Thursday, February 03, 2011


Idolatrous (adj):
  1. Of or having to do with idolatry.
  2. Given to blind or excessive devotion to something: "The religiosity of the [group] is self-righteous and idolatrous. It perceives no virtue in its opponents and magnifies its own" (Christopher Lasch).
  3. Constituting idolatry.
Thirty-Three retired bishops in the United Methodist Church are urging the denomination to remove its ban on homosexual clergy, just in time for the election of delegates to General Conference 2012. Reconciling Ministries Network has it as their top news story. I haven't gotten Mark Tooley's weekly letter from The Institute of Religion and Democracy yet but I am sure he is licking his chops and typing away.

It is all very sad to watch.

Homosexuality is being lined up - again - to be the most important issue that United Methodists talk about when they gather for their four-year meeting in 2012. What will happen? Probably the same thing that has happened for 30-some years now when United Methodists gather at General Conference and debate homosexuality: nothing.

It is sad to watch because homosexuality has become an idol in United Methodism - to EVERYONE on either side of the ideological and theological fence. As if it is the most important thing in the Kingdom to debate! As if "solving" the problem is the great answer we need in face of a denomination that is hemorrhaging in every way imaginable. If that were the case, the Southern Baptists and the Episcopal Church would be gaining members left and right (no pun intended) with their unequivocal statements on the matter.

Allan Bevere, who is known well in the Methodist Blogosphere, wrote a comment on fellow blogger John Meunier's blog that, to me, puts it all into perspective:
I’ve been listening to this debate for thirty years and no new ground has been broken and we will not reconcile this issue as a church. Either things will continue to stay the same and folks on the other side of the issue will leave, or at some point a change will be made and the other group will leave.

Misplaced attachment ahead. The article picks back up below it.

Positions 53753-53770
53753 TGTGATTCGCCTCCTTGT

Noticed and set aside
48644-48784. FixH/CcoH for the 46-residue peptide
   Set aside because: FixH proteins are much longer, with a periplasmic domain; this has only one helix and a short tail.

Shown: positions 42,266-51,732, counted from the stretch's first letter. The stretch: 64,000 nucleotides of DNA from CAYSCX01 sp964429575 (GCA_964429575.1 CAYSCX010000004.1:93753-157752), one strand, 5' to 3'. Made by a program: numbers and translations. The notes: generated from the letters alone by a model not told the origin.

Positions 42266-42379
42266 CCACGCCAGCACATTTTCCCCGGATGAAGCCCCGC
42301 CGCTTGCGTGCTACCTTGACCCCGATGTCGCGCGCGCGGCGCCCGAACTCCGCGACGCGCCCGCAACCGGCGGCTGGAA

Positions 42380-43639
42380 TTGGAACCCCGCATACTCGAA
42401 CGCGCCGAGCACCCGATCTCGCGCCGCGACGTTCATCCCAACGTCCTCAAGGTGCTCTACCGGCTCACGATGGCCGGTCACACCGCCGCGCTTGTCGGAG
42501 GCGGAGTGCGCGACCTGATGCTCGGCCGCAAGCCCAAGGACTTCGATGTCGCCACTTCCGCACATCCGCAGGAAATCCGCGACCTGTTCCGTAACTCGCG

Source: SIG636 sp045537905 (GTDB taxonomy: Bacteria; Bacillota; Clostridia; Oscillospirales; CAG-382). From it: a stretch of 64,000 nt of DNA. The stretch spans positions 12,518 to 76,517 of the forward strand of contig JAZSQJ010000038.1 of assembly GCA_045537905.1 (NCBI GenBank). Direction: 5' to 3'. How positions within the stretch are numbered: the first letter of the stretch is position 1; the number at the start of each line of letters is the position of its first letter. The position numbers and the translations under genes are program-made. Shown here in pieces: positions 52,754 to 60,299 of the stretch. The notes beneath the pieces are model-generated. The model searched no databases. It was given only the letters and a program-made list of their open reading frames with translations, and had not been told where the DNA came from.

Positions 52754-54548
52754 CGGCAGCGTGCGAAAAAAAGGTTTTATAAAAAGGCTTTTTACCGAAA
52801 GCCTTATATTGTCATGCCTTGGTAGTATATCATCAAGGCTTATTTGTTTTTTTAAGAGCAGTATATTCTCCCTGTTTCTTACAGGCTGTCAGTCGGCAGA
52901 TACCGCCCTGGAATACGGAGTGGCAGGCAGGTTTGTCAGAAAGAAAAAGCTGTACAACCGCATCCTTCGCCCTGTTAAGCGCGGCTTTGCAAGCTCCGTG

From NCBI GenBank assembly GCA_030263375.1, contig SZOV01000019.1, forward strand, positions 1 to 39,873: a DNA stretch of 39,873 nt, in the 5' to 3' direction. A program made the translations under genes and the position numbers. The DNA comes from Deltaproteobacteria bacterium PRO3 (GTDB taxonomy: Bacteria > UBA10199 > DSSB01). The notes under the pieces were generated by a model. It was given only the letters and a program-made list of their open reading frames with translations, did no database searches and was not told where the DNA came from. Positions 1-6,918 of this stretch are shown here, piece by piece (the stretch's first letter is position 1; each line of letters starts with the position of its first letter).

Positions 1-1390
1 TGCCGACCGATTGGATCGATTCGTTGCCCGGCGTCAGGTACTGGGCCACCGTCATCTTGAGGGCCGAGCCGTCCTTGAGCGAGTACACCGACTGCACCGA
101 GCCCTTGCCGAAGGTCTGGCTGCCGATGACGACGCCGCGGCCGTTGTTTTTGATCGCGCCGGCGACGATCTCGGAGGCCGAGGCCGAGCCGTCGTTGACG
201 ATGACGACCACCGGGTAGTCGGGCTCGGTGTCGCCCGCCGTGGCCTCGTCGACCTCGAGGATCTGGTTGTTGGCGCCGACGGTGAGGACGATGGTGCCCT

For me what it boils down to is that as a denomination we are obsessed with sex just like the world; and anything that two dogs can do without instructions cannot be all that significant.
I certainly can't add anything new to the argument pro- or anti-homosexuality as a compatible Christian practice. But I do know as a pastor who is about to become a district superintendent, homosexuality is far, far, far down the list of issues that are obstacles or even problems in our local churches. Local churches want to know: how can we equip ourselves better to make disciples? How can we be in mission in our community? What do we need to change in order to be effective at being the Church?

I am not about using the usual metrics to define success in ministry. But the reality is that the UMC is headed towards collapse in just about every way you can imagine; you don't have to be an actuarial expert to see that. It seems to me that addressing an issue that is at best secondary (and is in reality probably tertiary) where our mission as a Church is concerned is a complete waste of time. To debate homosexuality AGAIN - regardless of one's stance - where it will become the MAIN issue in the press and otherwise, while in the midst of being a denomination that is bleeding to death, is akin to getting a face-lift or tummy-tuck when you're in need of life-saving surgery.

I doubt that my chances of becoming a General or Jurisdictional Conference delegate are very good; our conference's size has diminished to the point where we only get the minimum number of delegates as mandated by the Book of Discipline. But if I were a delegate, I would try to get on the floor and ask for a moratorium on the word, and any derivative of the word, homosexual. Why? We simply don't have the luxury to debate it anymore. Not when so much more is at stake and at risk.